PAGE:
Steven Nissen was wrong about Avandia

Dr. Mintz: “Between RECORD, ADOPT, DREAM, ACCORD and VADT; there have been over 26,000 patients studied for over 3.5 years, of which more than 15,000 patients took Avandia and showed absolutely no difference in heart attacks or myocardial ischemia. I think it is clear based on the inherent limitations of Nissen’s findings and the substantial evidence from the aforementioned studies that Avandia is not, and has never been associated with heart attacks or myocardial ischemia.”

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  • Martin

    Yet it causes heart failure – and that’s bad enough.

  • Anonymous

    In these studies, patients were not randomized to Avandia and the studies were not designed to test Avandia’s effect on cardiovascular outcomes. These analyses amount to post-hoc data-dredging.

    See this article for further information:

    http://www.medpagetoday.com/Endocrinology/Diabetes/tb/9769

    Marilyn Mann

  • Dr. Matthew Mintz

    Martin,
    Avandia (rosiglitazone) and Actos (pioglitazone) -also known as Thiazolidinediones or TZDs- are associated with heart failure. This is not necessarily the same thing a causing it. This adverse effect with the TZD’s is well known, and the mechanism is understood: by increasing fluid retention in patients with an already weakened heart, TZD’s can put those patients into heart failure. Heart failure is “bad,” but the risk is low and can usually be avoided if TZD’s are used cautiously or avoided in patients at risk.
    This adverse effect was well known long before Nissen’s publication. Myocardial infarction and ischemia are completely different than heart failure (pipe problem vs. pump problem) and there is no biologically plausable reason that TZD’s would cause this. In fact, most data (PROACTIVE, PERISCOPE, CHICAGO, VICTORY, and even ACCORD and ADVANCE) suggest that if anything, the TZD’s may actually prevent myocardial ischemia and infarction (heart attacks).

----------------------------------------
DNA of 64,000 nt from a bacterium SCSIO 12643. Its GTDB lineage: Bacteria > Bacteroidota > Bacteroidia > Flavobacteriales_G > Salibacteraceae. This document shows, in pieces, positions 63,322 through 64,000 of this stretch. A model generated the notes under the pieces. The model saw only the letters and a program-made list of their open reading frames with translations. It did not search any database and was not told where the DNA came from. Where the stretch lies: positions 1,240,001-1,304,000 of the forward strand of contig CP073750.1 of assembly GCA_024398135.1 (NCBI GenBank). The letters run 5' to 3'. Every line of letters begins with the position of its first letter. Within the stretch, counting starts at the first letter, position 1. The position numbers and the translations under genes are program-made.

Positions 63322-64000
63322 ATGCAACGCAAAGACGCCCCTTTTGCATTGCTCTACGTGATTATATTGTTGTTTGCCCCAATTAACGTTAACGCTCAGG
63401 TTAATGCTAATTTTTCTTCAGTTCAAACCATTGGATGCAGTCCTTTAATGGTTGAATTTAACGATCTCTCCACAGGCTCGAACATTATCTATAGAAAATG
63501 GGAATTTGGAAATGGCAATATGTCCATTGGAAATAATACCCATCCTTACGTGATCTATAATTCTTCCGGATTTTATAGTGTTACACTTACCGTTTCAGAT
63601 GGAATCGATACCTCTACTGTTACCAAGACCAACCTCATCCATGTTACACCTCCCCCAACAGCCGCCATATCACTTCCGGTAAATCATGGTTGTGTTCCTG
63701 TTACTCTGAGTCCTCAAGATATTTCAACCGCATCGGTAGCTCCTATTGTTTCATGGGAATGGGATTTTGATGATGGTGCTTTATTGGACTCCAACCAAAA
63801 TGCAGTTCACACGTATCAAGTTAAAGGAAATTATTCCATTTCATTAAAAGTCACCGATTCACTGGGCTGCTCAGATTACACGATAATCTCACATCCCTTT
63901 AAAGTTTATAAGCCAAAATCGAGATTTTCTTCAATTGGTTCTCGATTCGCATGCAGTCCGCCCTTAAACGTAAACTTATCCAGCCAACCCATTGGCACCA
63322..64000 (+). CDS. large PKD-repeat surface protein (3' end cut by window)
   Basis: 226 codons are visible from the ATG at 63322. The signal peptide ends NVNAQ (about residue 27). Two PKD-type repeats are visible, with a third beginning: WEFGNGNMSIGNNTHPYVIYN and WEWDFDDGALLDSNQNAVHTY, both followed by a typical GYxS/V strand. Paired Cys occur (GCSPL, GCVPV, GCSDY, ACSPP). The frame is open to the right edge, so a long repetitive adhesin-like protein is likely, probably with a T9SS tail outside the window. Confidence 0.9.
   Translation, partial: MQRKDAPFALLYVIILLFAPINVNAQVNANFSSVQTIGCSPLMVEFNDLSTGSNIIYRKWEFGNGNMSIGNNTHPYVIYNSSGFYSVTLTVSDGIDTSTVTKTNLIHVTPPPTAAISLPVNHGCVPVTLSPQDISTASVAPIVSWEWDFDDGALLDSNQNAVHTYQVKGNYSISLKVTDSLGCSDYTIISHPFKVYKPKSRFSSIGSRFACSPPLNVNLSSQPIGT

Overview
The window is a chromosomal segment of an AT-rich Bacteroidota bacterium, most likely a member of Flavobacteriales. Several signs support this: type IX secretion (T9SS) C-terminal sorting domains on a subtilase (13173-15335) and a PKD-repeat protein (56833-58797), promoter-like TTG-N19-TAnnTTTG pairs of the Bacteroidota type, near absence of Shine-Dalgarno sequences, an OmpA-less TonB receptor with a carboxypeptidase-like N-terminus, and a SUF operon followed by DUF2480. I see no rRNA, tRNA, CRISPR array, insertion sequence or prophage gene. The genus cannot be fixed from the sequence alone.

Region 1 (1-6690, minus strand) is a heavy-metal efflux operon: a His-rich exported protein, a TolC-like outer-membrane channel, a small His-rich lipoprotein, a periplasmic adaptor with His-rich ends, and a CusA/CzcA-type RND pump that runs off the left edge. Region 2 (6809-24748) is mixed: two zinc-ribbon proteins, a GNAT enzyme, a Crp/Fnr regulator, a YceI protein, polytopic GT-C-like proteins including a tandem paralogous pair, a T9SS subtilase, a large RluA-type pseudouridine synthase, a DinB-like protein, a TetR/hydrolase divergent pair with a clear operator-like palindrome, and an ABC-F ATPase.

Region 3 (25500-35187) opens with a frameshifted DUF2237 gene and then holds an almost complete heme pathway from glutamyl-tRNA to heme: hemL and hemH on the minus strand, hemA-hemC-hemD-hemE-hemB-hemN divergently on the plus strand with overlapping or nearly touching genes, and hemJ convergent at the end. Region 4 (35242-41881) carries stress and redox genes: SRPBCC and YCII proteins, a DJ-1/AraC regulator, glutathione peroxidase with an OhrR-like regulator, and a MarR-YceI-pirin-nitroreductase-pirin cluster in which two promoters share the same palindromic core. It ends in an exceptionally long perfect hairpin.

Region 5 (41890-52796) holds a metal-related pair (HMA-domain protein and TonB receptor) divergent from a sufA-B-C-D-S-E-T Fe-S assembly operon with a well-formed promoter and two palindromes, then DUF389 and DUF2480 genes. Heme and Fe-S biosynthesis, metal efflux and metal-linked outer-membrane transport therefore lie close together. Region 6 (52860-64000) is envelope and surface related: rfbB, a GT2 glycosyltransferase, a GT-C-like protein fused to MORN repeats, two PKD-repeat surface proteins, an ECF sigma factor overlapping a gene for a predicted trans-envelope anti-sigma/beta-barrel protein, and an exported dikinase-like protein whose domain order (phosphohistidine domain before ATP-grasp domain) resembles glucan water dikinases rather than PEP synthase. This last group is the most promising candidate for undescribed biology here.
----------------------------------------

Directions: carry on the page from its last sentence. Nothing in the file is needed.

The Nissen meta-analysis was a statistical quirk that got published a little too quickly, generated a lot of attention (media, congress), scared a lot of patients (and some physicians), and in light of older and more recent data, was simply incorrect.

  • Dr. Matthew Mintz

    Marilyn
    You will note that one of the critics in the medpagetoday.com article you reference is Dr. Nissen himself.
    You are correct in that a single post-hoc analysis by itself does not prove conclusively that there is absolutely no chance of risk. However, in response to the Nissen publication, large, randomized prospective trials were analyzed by the FDA (RECORD, ADOPT, DREAM) and the invesitgators of ongoing trials using Avandia (ACCORD, VADT) to make sure there wasn’t a problem. All of these analysis found no increase risk fo heart attacks. The only way to know for sure is a large, prospective trial to answer the question specifically. This is what RECORD was designed to do. In response to Nissen, the RECORD investigators published an interim analysis of there ongoing study, and also found no problems. The final RECORD results should be presented in a couple of years. Fortunately for patients, but unfortunately in terms of answering the question, because (like ACCORD, ADVANCE and VADT) the number of heart attacks has been substantially lower than expected, even the final results of RECORD may not have the statistical power to prove the point. That said, if there really is a 43% increase risk of heart attacks with Avandia as Nissen claimed, we would have probably picked up some signal in the over 15,000 patients studied for over 3.5 years.

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